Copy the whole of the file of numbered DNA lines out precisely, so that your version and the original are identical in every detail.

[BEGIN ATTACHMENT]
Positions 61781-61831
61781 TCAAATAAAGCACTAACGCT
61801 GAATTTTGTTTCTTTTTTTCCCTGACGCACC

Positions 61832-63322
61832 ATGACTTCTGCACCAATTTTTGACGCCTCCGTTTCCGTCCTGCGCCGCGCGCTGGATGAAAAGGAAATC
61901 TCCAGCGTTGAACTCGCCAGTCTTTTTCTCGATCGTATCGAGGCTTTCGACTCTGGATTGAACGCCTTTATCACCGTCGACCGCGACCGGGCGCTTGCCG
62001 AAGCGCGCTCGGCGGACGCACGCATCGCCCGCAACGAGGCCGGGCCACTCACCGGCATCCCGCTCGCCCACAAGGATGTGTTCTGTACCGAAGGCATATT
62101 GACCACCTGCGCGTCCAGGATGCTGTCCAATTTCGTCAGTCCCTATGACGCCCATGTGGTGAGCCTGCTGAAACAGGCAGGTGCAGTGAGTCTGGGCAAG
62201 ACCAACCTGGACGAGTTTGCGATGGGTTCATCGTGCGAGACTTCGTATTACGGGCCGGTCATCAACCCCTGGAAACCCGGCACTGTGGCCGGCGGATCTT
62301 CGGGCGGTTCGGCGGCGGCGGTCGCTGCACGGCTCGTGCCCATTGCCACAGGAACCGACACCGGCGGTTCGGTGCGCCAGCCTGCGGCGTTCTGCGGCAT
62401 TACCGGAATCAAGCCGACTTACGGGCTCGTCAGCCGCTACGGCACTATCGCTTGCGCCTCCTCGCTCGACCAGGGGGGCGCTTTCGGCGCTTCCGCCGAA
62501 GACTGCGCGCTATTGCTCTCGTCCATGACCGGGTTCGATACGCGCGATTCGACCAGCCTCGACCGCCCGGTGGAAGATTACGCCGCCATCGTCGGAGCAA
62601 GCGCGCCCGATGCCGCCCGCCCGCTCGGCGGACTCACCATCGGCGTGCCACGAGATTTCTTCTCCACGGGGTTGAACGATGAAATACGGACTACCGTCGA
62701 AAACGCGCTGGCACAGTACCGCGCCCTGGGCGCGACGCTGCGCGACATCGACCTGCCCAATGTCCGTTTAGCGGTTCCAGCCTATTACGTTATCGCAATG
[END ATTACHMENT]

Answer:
Positions 61781-61831
61781 TCAAATAAAGCACTAACGCT
61801 GAATTTTGTTTCTTTTTTTCCCTGACGCACC

Positions 61832-63322
61832 ATGACTTCTGCACCAATTTTTGACGCCTCCGTTTCCGTCCTGCGCCGCGCGCTGGATGAAAAGGAAATC
61901 TCCAGCGTTGAACTCGCCAGTCTTTTTCTCGATCGTATCGAGGCTTTCGACTCTGGATTGAACGCCTTTATCACCGTCGACCGCGACCGGGCGCTTGCCG
62001 AAGCGCGCTCGGCGGACGCACGCATCGCCCGCAACGAGGCCGGGCCACTCACCGGCATCCCGCTCGCCCACAAGGATGTGTTCTGTACCGAAGGCATATT
62101 GACCACCTGCGCGTCCAGGATGCTGTCCAATTTCGTCAGTCCCTATGACGCCCATGTGGTGAGCCTGCTGAAACAGGCAGGTGCAGTGAGTCTGGGCAAG
62201 ACCAACCTGGACGAGTTTGCGATGGGTTCATCGTGCGAGACTTCGTATTACGGGCCGGTCATCAACCCCTGGAAACCCGGCACTGTGGCCGGCGGATCTT
62301 CGGGCGGTTCGGCGGCGGCGGTCGCTGCACGGCTCGTGCCCATTGCCACAGGAACCGACACCGGCGGTTCGGTGCGCCAGCCTGCGGCGTTCTGCGGCAT
62401 TACCGGAATCAAGCCGACTTACGGGCTCGTCAGCCGCTACGGCACTATCGCTTGCGCCTCCTCGCTCGACCAGGGGGGCGCTTTCGGCGCTTCCGCCGAA
62501 GACTGCGCGCTATTGCTCTCGTCCATGACCGGGTTCGATACGCGCGATTCGACCAGCCTCGACCGCCCGGTGGAAGATTACGCCGCCATCGTCGGAGCAA
62601 GCGCGCCCGATGCCGCCCGCCCGCTCGGCGGACTCACCATCGGCGTGCCACGAGATTTCTTCTCCACGGGGTTGAACGATGAAATACGGACTACCGTCGA
62701 AAACGCGCTGGCACAGTACCGCGCCCTGGGCGCGACGCTGCGCGACATCGACCTGCCCAATGTCCGTTTAGCGGTTCCAGCCTATTACGTTATCGCAATG